Sunday, April 14, 2013

Garmin Edge 500: broken tabs

As I rapidly descended Panoramic Highway toward Highway 1 from Mount Tamalpais with my Roaring Mouse teammates, I passed by some sticks on the side of the road. Suddenly something hit my foot. That didn't feel like a stick... I felt my pockets and nothing seemed loose, so perhaps it had been a stick after all.

Seconds later one of the riders behind me shouted "computer!" And then I knew. My Garmin had fallen. A quick look at my stem confirmed it: the bracket was empty, a white sliver of a plastic tab the only remaining sign of my Edge 500.

Fortunately after a bit of searching we were able to find and retrieve the computer. Honestly I was as worried about losing the ride's data as I was about the computer itself. A quick inspection showed the problem: the plastic tabs on the back had sheared off. Indeed one of the tabs had already come off during a previous ride. But the one remaining tab seemed enough to hold it in place. I'd taken to using a piece of rubber cut from an inner tube to secure it, but when that didn't seem necessary, I started just putting the computer in the mount as usual. The other tab had decided to give up the ghost during the descent.

Here's the back of the Edge, tabs gone:

The curious thing is I've had this happen to me before, not just once, but on two separate units. So this is the third. Additionally, I've heard of others having the same issue. It's clearly a design flaw: a lot of stress is placed on these plastic tabs, which extend outward at a right angle, and that creates a stress peak at the corner.

I've heard this is a particular problem with the K-Edge forward mounts, which are metal and harsher on the Garmin's plastic. I'm not sure if this is true; the stock plastic mount seems harsh enough.

Is there some aspect of my use pattern that makes me particularly prone to this failure? I don't know. I am glad I got this one back and the data were spared: it was an excellent ride and I'd hate to have lost it.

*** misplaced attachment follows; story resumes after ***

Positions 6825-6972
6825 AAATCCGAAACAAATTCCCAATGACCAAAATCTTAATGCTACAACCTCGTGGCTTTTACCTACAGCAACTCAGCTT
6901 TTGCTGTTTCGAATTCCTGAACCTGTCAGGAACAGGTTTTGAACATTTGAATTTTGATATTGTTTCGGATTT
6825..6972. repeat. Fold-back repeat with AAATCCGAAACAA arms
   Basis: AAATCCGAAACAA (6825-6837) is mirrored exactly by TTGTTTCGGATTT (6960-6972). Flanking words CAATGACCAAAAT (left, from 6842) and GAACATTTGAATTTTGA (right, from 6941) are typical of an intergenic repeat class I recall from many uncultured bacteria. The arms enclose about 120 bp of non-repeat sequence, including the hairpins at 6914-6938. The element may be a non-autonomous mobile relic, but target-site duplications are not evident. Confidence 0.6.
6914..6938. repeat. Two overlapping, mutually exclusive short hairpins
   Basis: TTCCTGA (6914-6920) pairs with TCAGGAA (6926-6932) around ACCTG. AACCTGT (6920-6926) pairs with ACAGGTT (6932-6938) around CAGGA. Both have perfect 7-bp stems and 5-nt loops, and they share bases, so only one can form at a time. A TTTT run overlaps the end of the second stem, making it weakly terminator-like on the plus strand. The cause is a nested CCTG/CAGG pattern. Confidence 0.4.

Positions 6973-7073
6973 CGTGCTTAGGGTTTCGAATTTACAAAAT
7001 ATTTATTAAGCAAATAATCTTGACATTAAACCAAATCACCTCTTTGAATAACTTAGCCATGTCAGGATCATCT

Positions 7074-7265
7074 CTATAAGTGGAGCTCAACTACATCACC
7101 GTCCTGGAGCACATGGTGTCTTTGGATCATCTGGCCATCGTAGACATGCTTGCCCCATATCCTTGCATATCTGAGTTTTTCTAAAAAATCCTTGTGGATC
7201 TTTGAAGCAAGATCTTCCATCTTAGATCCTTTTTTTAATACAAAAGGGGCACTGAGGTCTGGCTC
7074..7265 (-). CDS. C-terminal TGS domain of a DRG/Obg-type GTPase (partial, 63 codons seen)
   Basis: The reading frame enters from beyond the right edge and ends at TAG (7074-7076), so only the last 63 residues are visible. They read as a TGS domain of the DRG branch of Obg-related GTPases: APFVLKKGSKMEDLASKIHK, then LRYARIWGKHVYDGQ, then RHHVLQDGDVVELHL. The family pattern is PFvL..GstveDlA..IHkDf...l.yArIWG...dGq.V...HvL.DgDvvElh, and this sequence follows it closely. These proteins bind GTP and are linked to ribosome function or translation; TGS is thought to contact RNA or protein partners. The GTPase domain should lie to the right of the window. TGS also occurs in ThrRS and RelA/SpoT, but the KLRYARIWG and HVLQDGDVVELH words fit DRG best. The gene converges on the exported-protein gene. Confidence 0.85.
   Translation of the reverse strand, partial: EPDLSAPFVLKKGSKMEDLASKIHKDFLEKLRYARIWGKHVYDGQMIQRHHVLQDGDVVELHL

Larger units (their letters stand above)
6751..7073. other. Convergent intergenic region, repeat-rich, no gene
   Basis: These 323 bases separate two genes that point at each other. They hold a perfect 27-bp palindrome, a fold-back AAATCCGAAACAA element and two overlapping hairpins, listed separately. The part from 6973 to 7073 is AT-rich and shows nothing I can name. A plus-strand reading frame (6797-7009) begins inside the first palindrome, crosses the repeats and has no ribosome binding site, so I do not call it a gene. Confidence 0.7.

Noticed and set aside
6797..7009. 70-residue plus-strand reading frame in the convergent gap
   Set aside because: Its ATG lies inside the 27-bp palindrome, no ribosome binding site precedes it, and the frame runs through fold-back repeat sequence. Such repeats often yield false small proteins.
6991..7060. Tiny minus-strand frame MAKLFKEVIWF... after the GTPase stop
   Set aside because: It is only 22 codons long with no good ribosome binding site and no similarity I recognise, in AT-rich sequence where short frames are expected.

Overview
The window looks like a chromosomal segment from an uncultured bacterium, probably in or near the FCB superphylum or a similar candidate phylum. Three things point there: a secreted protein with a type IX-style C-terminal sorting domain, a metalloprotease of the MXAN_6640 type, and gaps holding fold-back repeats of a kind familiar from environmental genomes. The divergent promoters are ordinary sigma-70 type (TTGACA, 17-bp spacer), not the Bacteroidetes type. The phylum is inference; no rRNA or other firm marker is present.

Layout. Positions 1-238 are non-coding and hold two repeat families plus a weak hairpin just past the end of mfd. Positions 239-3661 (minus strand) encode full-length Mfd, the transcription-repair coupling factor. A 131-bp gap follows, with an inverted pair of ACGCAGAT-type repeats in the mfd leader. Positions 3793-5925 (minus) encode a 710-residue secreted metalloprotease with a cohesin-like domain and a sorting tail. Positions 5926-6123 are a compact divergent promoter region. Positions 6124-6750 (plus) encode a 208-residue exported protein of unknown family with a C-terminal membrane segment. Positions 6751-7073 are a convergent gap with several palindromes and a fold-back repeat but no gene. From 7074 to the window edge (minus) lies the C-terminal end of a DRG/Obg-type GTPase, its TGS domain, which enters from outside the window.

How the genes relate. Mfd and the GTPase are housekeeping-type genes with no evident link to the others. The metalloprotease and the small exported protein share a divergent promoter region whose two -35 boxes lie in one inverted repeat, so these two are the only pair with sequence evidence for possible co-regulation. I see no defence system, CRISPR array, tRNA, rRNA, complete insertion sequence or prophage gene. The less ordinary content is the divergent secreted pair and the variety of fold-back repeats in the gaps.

6 comments:

djconnel said...

Follow-up: even though replacement units have only a 90-day warranty, and this unit was a replacement for another that similarly broke in November 2012 (5 months ago), as "an act of goodwill" Garmin agrees to replace it. Garmin has fantastic customer support but their warranty falls short in this instance, since the defect is a design one, and the fatigue life of the tabs is obviously less than what a typical user would expect, yet they have a good chance of outlasting the one-year warranty. That said, thanks to Garmin support for their help on this.

It's interesting how things like bike computers and lights can come out decades after the first units of their type and still have such obvious points of mechanical weakness. My other experience with this was my Niterider light clamp, which Niterider replaced for me with a superior design more like designs which have existed for many years.

Claude B said...

Never had issue with it after 3 years of use. Not even a sign of wear. I use the genuine Garmin plastic mount, so you may be right regarding yours wearing it faster.

djconnel said...

You're lucky! There's a thread on the topic on the Garmin forum.

Privateer29 said...

Here's a thought. When the mount is "Mounted" on the stem I have noticed that the plastic mount can actually deform around the stem over time. This wouldn't be a problem but for the fact that the tabs on the back of the edge units are at the 3oclock and 9oclock positions so when the unit is stem mounted these would take increased load from a deformed mount. the concern about the K-edge Mount is valid but I feel it's more related to the CNC machined internal edges of the interface being razor sharp and actually shaving plastic off the edge unit. I actually took to my K-Edge with a tiny file to remove any sharp edges prior to installing the Edge and now it is smooth and super gentle on the plastic. One thing that you can be sure of is that the K-edge does not deform like the plastic mounts.

djconnel said...

I like your thinking: it's good to focus on things which might be different about stem mounting, and this is a good one. I may try a forward mount. It would yield less glare on the poorly visible Edge 800 and more peripheral view of the road when looking at the screen for both Edge 500 and 800. It would also likely reduce tab stress (shaving issues aside in the case of the K-Edge) since the forward mounts are cantilevers.

djconnel said...

I like your thinking: it's good to focus on things which might be different about stem mounting, and this is a good one. I may try a forward mount. It would yield less glare on the poorly visible Edge 800 and more peripheral view of the road when looking at the screen for both Edge 500 and 800. It would also likely reduce tab stress (shaving issues aside in the case of the K-Edge) since the forward mounts are cantilevers.